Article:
"Grass with a good population of mycorhhizae in the root system may need 50% less fertiliser than non mycorrhizal grass. Unfortunately high iron concentrations sometimes reduce beneficial fungal levels but generally mycorrhizal colonisation rate is one of the most important factors in determining the amount of fertiliser required to maintain healthy plants.
The analysis (soil test) only measures the available extractable/exchangeable levels of nutrient. It does not measure the total levels. Locked up nutrients become available due to solubilisation by organic acids and by microbial activity, mycorrhizae produce enzymes which make a lot of nutrients available, especially phosphate and many bacteria and fungi also solubilise locked up nutrients."
 
The person that wrote this seems to argue that soil test (extractant not known here) results in general do not give a clear picture since they don't consider the influence/activities of acids and organisms between consecutive soil tests. The logic behind it also seems to be that there may be a higher amount of nutrients in solution during the summer as opposed to early spring when many people send out their soil samples...or perhaps I am reading too much into it. In one of your posts you wrote
Not all nutrients in the soil are available for plant uptake. But they don't have to be. We just need to know if there are enough, or not enough...
...nutrients available in solution and on the exchange sites, that is, correct?

Could you help me clarify whether the points (mycorrhizae in particular...e.g. should the impact of the fungi be taken into account somehow for example by calculating with an adjusted rootzone depth) above do affect how one should look at soil test results or is the answer once again Bah! Humbug!...?

My response in short -- this is making it more complicated than it needs to be. Here's what I wrote immediately, before I had seen the entire thread on Pitchcare:

The person that wrote that is making the common error of not understanding how one uses and interprets a soil test.

Because the soil test level is calibrated to turfgrass response, we can say that turf growing in soil with 8 ppm P by the Mehlich 3 test is very likely to respond to P application, while turf growing in soil with 50 ppm P by the Mehlich 3 test is almost certainly supplied with enough P.

The soil test data are not just random numbers unrelated to turf performance. The soil test guidelines, if they have been developed in a standard way, are related to probable turf response. So the soil test value is compared to the guideline and one can then make a decision about application of that nutrient.

That means that ALL of the information about the availability of a nutrient, in terms of is there enough of it available or not, is embedded in the soil test result.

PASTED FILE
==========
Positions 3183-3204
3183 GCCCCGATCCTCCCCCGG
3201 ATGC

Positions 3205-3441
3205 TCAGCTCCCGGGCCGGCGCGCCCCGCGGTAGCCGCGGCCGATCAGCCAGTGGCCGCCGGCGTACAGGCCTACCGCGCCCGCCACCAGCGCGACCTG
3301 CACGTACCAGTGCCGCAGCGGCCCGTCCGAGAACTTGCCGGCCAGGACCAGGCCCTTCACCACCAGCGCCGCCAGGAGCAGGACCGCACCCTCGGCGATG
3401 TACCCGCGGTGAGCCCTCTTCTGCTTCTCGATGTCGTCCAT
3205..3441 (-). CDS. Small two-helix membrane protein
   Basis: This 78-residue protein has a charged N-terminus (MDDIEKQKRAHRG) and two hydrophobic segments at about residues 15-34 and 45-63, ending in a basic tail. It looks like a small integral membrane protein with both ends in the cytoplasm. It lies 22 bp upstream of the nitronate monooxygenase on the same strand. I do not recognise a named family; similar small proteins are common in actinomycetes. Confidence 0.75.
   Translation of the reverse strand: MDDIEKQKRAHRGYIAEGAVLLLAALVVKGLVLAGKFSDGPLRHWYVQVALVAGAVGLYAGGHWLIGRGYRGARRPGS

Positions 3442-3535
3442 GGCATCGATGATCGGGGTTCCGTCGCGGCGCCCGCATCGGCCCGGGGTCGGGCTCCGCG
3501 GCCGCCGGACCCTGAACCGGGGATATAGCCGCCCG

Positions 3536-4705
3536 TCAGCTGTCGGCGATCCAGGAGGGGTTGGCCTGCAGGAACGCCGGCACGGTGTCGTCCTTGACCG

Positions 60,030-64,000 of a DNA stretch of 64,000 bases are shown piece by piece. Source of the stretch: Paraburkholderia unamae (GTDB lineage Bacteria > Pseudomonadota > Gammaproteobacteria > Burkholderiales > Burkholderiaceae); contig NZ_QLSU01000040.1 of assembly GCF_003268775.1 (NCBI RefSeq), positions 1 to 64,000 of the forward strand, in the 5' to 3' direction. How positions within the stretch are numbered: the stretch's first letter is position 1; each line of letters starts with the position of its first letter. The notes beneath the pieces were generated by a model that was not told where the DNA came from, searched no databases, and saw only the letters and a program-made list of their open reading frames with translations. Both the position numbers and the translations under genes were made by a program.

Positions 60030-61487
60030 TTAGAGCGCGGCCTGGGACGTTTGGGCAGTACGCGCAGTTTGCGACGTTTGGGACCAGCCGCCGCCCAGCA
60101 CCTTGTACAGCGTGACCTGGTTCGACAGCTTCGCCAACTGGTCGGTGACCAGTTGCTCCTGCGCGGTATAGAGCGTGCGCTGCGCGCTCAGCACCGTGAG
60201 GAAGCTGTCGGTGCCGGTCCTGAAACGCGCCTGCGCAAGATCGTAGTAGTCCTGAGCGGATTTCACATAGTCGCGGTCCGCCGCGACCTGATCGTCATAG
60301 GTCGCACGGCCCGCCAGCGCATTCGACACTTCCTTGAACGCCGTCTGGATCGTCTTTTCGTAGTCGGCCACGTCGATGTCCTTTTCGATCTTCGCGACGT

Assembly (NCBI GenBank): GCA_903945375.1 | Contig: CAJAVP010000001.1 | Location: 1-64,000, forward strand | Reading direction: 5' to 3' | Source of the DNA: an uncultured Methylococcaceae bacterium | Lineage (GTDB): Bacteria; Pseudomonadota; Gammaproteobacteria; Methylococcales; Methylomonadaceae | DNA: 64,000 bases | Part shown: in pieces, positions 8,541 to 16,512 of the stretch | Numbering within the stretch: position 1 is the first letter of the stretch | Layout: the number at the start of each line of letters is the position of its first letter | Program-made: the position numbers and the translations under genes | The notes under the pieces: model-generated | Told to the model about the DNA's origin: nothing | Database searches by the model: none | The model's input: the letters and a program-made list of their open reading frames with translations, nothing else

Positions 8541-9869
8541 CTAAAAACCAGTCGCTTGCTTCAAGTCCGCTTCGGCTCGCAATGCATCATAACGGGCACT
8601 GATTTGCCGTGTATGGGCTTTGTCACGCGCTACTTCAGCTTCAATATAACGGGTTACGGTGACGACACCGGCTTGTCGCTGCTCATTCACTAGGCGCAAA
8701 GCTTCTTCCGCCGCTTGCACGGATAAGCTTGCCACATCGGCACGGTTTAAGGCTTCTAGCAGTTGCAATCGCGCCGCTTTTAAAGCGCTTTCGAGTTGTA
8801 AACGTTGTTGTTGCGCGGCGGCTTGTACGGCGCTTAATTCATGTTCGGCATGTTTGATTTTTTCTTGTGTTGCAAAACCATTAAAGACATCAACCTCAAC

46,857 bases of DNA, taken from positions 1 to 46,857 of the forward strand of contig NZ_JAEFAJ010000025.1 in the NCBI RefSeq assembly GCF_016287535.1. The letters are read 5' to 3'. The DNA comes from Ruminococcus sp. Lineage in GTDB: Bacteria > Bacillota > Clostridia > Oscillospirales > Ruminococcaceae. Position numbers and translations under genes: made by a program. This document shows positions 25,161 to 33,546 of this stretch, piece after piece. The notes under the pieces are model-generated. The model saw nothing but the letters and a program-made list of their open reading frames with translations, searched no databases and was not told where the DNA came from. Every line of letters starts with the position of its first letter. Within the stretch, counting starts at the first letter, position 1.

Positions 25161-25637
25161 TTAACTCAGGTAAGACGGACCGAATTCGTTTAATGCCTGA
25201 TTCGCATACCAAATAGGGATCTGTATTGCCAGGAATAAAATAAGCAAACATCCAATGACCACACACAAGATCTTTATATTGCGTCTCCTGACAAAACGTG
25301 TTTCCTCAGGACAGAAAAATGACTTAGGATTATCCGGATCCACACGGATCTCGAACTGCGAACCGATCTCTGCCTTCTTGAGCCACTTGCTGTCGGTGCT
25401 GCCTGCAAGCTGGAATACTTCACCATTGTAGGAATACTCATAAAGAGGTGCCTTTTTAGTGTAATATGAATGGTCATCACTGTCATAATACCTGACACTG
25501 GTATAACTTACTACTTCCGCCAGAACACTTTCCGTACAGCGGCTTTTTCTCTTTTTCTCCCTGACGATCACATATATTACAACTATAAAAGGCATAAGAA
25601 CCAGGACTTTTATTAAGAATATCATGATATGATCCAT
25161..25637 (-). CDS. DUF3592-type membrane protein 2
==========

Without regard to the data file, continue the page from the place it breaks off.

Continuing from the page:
If one interprets soil tests in another way, what is the point of testing?

After I found the thread and read it, I have a few more thoughts.

First, I wouldn't be so harsh in my wording about "the person that wrote that." After I read the thread, I thought it was a reasonable post, with a reasonable interpretation of the soil test, and a reasonable recommendation of how to fertilize the rugby pitches in question. Although I would add a little manganese in this case too.

Second, the mycorrhizae are not really related to interpreting soil tests. We can expect mycorrhizae in turf soils, and if there are more mycorrizae, the effective root system will be larger, so the quantity of an element such as P required on the soil test would be lower in a soil with more mycorrhizae than in a soil with fewer. But this makes it unnecessarily complicated. P in the soil will change through the season. The root system size and architecture also changes through the season. The plant demand for P changes through the season. The amount of mycorrhizal infection of the roots changes through the season too. All these things are in flux. And largely irrelevant.

What is relevant is that the value of an element (P in the example I am using) is enough or is not enough to produce good turf. It is not about locked up, exchangeable, or seasonal variables, or mycorrhizal counts, or anything like that. One just gets the soil test number, compares it to a guideline, and decides if the soil levels of P can meet the plant requirement, or if fertilizer P is required.

If one cannot trust the guideline, or believe the number, then the soil test was a waste of time and money. Soil testing is useful as a decision-making tool to determine if an element should be applied as fertilizer. If one does a test, and then cannot make a decision, what was the point?